• Funds: Accounts involve real funds; you just have to link an existing bank account or debit card
  • Budgeting features: Kids can establish savings and investing goals, watch their spending, and invest their money to watch it grow
  • Chores and allowance: Choose from age-appropriate chores and allowance or personalize them
  • Saving features: Kids can track their progress and even automate savings
  • Cost: BusyKid is free to use, but if you want the prepaid Visa card it’ll run $7.99/year per card


With automated allowance, in-app chore lists, and real-time parent notifications, Greenlight teaches financial lessons while keeping parents informed. A MasterCard debit card is available to let kids spend where they want, with the option of flexible parental controls — even allowing you to set store-specific spending controls.

  • Funds: Accounts manage real money
  • Budgeting features: Kids earn money with chores, track regular allowance, and watch their spending while making important financial choices
  • Chores and allowance: Set in-app chore lists with accompanying perks
  • Saving features: Kids can set their own goals and learn about spending tradeoffs
  • Cost: $4.99/mo for up to five kids

Best Money Apps for Young Adults

As your children become adults, get jobs, and even go off to college, learning to manage their own finances successfully is even more important. This requires an app that provides even more flexibility and features, perhaps while also allowing parents to send money and monitor progress.


One great app for older teens, especially those going off to college, is FamZoo. It assigns a purpose to every single dollar your child earns and spends, while also creating incentives for them and helping track savings progress.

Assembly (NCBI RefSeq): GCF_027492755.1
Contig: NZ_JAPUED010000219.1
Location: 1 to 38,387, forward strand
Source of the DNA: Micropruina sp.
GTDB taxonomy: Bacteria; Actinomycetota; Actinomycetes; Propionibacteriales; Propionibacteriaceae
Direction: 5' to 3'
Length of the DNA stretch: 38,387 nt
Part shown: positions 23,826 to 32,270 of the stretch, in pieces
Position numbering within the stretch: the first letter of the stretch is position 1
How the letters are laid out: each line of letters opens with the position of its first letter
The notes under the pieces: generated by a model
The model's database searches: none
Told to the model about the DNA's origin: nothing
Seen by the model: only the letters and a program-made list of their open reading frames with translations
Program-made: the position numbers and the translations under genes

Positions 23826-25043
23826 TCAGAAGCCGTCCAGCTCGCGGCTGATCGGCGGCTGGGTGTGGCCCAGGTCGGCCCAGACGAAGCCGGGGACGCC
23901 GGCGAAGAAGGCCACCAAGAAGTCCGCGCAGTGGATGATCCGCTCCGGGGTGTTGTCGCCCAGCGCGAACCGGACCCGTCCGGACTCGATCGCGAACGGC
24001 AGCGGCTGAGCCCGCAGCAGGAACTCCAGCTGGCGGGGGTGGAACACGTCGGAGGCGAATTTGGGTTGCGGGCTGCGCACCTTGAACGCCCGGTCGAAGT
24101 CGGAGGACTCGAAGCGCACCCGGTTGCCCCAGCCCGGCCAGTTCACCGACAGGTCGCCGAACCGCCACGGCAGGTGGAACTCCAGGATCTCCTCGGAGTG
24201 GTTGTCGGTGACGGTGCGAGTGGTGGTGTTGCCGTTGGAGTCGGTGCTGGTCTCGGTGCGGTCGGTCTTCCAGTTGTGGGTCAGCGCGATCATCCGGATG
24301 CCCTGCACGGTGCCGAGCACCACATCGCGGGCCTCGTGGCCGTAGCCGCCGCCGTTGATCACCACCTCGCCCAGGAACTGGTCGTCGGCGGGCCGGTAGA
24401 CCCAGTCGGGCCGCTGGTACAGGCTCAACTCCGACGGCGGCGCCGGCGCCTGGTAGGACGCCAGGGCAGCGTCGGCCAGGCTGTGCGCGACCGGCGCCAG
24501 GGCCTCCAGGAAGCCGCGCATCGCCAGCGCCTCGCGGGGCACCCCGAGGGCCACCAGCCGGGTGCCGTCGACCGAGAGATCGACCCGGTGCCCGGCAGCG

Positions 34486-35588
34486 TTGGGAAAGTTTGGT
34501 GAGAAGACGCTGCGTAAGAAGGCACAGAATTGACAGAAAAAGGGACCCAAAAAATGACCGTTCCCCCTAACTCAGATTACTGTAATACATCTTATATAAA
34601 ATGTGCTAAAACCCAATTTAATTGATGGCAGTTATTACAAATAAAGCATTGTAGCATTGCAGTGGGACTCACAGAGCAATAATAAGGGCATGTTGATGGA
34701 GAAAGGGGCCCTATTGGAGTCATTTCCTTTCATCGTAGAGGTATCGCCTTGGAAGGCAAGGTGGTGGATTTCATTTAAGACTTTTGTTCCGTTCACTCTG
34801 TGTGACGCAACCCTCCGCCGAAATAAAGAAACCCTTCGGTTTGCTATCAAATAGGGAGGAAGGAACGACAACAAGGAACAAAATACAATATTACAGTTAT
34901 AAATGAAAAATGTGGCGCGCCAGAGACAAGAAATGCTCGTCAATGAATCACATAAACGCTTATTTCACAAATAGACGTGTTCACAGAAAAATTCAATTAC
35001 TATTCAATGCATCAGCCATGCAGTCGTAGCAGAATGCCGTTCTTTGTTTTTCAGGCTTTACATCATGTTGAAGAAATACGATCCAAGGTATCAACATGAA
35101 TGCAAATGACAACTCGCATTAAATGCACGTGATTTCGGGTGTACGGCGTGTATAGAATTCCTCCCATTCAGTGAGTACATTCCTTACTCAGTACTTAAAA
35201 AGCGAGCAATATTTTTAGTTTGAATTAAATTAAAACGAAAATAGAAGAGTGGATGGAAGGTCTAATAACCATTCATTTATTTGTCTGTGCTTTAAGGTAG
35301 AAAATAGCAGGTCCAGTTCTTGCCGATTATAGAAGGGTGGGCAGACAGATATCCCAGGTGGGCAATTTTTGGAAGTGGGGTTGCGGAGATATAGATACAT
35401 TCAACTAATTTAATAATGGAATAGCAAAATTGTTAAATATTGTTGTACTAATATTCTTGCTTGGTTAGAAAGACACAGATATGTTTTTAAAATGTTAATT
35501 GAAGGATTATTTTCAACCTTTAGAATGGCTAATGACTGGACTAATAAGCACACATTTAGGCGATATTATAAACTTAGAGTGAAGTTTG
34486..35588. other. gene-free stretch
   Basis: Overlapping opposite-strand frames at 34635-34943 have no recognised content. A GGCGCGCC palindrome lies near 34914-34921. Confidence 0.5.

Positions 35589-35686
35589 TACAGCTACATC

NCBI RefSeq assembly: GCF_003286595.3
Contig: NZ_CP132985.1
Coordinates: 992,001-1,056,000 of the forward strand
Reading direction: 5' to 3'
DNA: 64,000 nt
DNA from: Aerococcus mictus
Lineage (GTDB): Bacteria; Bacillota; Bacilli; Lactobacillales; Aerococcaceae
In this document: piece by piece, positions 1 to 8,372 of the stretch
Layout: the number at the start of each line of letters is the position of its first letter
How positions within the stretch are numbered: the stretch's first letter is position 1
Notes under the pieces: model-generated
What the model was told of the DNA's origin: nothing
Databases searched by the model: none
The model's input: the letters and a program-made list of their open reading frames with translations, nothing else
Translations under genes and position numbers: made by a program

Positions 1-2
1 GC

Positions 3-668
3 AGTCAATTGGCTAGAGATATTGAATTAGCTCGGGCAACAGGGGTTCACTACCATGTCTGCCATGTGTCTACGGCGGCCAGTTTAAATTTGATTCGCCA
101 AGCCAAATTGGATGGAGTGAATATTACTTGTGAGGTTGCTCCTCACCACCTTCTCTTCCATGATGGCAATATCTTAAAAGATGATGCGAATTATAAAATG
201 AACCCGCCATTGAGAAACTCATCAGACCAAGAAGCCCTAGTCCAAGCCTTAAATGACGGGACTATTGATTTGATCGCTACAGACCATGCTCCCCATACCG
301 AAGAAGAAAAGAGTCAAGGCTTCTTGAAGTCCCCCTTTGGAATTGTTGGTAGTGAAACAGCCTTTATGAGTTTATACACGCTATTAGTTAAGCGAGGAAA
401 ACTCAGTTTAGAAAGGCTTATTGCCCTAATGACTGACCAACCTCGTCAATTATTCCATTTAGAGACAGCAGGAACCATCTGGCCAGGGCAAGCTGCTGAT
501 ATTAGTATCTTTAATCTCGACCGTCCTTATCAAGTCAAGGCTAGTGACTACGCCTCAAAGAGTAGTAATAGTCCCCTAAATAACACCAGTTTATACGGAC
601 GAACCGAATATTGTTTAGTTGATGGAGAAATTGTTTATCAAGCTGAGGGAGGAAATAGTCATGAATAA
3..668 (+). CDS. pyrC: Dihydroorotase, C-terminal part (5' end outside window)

As the name implies, FamZoo is designed for the entire family and empowers children of all ages. There are two versions of the platform, too: one is virtual and works as an IOU while the other involves real money and prepaid cards.

  • Funds: Both virtual and real money options are available
  • Budgeting features: Charge kids for their share of recurring expenses, set up parent loans/repayment, and plan for future expenses
  • Chores and allowance: Set up recurring allowance payments, establish chore lists, or offer one-off tasks with incentives
  • Saving features: Kids can set up purpose-driven savings accounts and utilize an envelope system, and parents can offer interest on savings
  • Cost: $2.50 to $5.99 per month

Read our full FamZoo Review


You probably already know Acorns as a comprehensive platform helping you save, spend, and invest better. With Acorns Early, though, you can give your kids a head start on their own financial wellness, and opening an account takes less than 3 minutes.

Acorns Early includes a wellness system with built-in checking, retirement, and savings accounts. Plus, you’re able to set up recurring investments for multiple children in a UTMA/UGMA account that can be transferred to your child when they’re grown.

  • Funds: Real funds kept in real accounts and investment portfolios
  • Budgeting features: Resources available to help your child manage their spending and savings accounts
  • Chores and allowance: Not supported
  • Saving features: Investment, retirement, and spending accounts are all included
  • Cost: $5 per month

Read our full Acorns review

Related: 9 Ways To Get Your Teens To Start Investing

Final Thoughts

One of the best things you can do for your children’s financial future is to start teaching the important lessons early on. You can do this no matter your children’s ages, too — kids as young as 3 can grasp the concept of chores and rewards, as well as saving in a piggy bank.

As your kids grow, using a finance app can make it easier for them and you to track their savings, monitor spending, set money goals, and even keep up with chores. Whether you choose a virtual piggy bank or an app that manages your funds in an actual bank account, the financial lessons you teach your child today will follow them for life.


  • Stephanie Colestock

    Stephanie Colestock is a respected financial writer based in Washington, DC. Her work can be found on sites such as Investopedia, Credit Karma, Quicken, The Balance, Motley Fool, and more, covering a range of topics such as family finances, planning for the future, optimizing credit, and getting out of debt.